Organisers of the July 20, 2011 Mass Demonstrations against bad governance say the protests will go on despite government's counter-efforts.
Undule Mwakasungula, Human Rights Consultative Committee's Chairperson, says civil society organisations are not shaken by counter-efforts being orchestrated by purpoted government zealots, describing them (government's counter-efforts) as counter-productive.
"We will go on with the planned demonstrations, and these will take place simultaneously in Mzuzu, Blantyre and Lilongwe (cities)," says Mwakasungula.
Malawians are currently grappling with an economy-racking forex shortage, a problem compounded by fuel shortages across the Southern African Development Community member state.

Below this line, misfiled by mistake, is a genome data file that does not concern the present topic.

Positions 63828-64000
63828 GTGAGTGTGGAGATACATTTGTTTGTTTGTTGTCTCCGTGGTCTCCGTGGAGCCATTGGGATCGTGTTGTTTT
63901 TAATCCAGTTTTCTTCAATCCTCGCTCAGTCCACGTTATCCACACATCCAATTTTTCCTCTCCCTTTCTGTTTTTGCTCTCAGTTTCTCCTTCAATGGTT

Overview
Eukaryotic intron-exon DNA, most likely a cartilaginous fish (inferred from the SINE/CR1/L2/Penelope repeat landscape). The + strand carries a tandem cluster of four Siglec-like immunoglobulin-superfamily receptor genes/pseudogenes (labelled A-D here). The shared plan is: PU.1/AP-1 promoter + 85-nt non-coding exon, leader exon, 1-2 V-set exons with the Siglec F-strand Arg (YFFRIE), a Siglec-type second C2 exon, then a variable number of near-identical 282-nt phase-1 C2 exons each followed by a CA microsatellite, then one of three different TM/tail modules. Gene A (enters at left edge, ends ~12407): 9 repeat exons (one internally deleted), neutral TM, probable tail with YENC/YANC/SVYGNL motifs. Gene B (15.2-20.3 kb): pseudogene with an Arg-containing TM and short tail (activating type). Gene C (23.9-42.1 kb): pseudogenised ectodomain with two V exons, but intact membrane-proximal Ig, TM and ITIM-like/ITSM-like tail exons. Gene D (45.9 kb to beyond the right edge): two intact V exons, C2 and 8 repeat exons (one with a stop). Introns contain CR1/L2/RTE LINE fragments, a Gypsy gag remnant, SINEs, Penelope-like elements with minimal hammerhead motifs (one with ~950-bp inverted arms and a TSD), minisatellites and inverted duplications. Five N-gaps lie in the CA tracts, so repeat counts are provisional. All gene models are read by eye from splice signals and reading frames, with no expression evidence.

This has prompted civil society leaders to organise demonstrations.
On Thursday, Britain announced that it had cut aid to Malawi by K5.3 billion, but assured Malawians that direct assistance to social services would continue.
The United Kingdom's action is the latest twist to the chasing of its High Commissioner to Malawi, Fergus Cochraine-Dyet earlier this year on allegations that he was interfering in the internal matters of Malawi.
The UK retaliated by sending Malawi's envoy back home.
Now, with the latest development, hopes of the country's former colonial master ever appointing another envoy (in place of the 'chased' Cochrane-Dyet) are fast disappearing.